daily biblical sermons


Christ puts us into the same resplendent river of love of his Father that he himself dwells in and asks us to abide in it by obeying him
Fr. Steven Scherrer, MM, Th.D.
Homily of Tuesday, the Sixth Sunday of Easter, May 04, 2021
Acts 10:25-26, 34-35, 44-48, Psalm 97, 1 John 4:7-10, John 15:9-17


Biblical quotations are taken from the Revised Standard Version unless otherwise noted

 

 

 

“As the Father has loved me, so have I loved you; abide in my love. If you keep my commandments, you will abide in my love, just as I have kept my Father’s commandments and abide in his love. These things I have spoken to you, that my joy may be in you, and that your joy may be full. This is my commandment, that you love one another as I have loved you. Greater love has no man than this, that a man lay down his life for his friends. You are my friends if you do what I command you. No longer do I call you servants, for the servant does not know what his master is doing; but I have called you friends, for all that I have heard from my Father I have made known to you. You did not choose me, but I chose you and appointed you that you should go and bear fruit and that your fruit should abide; so that whatever you ask the Father in my name, he may give it to you. This I command you, to love one another” (John 15:9-17).

 

 

Jesus dwells from all eternity in the resplendent love of his Father, and today he tells us that he himself [Jesus] loves us in the same way that he is loved by his Father and asks us to abide or remain in his love. “As the Father has loved me, so have I loved you; abide in my love” (John 15:9). The Christian life is an abiding in divine love, the love that the Father has for the Son, because the Son shares with us the same love that he himself is constantly receiving from his Father. The Son inserts us into the same resplendent river of divine love that he himself abides in from all eternity, and he asks us to remain in it.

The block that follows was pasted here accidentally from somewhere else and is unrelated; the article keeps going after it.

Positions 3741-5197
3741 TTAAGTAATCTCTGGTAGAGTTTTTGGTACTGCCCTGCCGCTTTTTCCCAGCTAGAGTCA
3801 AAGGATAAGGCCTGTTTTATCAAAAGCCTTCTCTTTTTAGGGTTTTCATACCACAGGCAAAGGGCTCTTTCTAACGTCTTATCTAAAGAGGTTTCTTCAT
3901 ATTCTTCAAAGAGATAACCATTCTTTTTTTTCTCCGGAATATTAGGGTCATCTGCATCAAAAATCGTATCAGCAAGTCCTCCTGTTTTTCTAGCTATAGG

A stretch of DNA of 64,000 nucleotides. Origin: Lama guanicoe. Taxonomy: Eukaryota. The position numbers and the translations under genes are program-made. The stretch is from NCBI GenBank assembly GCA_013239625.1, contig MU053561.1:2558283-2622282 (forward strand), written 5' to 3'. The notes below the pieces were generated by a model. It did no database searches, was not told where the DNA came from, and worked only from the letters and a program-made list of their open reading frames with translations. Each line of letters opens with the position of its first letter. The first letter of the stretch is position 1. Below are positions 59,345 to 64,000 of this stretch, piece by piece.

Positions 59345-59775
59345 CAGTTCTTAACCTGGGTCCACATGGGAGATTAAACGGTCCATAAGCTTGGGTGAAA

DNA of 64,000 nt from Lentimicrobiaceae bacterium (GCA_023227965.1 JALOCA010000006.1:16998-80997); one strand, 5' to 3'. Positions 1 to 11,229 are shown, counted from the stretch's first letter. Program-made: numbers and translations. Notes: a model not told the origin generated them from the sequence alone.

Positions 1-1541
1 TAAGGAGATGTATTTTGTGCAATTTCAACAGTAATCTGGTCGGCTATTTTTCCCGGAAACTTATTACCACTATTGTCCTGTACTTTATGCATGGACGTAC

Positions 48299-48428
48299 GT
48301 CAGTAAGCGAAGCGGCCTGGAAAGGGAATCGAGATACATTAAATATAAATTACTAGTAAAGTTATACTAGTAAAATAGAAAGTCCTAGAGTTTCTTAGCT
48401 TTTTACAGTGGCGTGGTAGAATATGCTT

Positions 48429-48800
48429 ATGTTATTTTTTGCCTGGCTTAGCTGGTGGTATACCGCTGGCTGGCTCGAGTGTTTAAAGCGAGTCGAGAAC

How do we remain in his love? We do so by obeying his commandments. “If you keep my commandments, you will abide in my love, just as I have kept my Father’s commandments and abide in his love” (John 15:10). Not that obeying his commandments earns us the right to divine love, for being inserted into this river of divine love is a free gift that God gives us through the atoning, redeeming death of Jesus Christ on the cross, when we put our faith in him. Then God justifies us, that is, declares and thereby makes us ungodly sinners righteous and reckons to us his own righteousness so that we shine with the righteousness of God himself.

 

 

This is how we get into the river of divine love. We do not earn it by our good works. It comes to us through the death of Christ on the cross, who vicariously suffers our death sentence for our sins for us, and this is credited to us when we put our faith in Christ. But then to remain in this river of divine love, that is, to abide in his love we must obey Christ. We must live in accordance with his will, which he has made known to us by his moral law.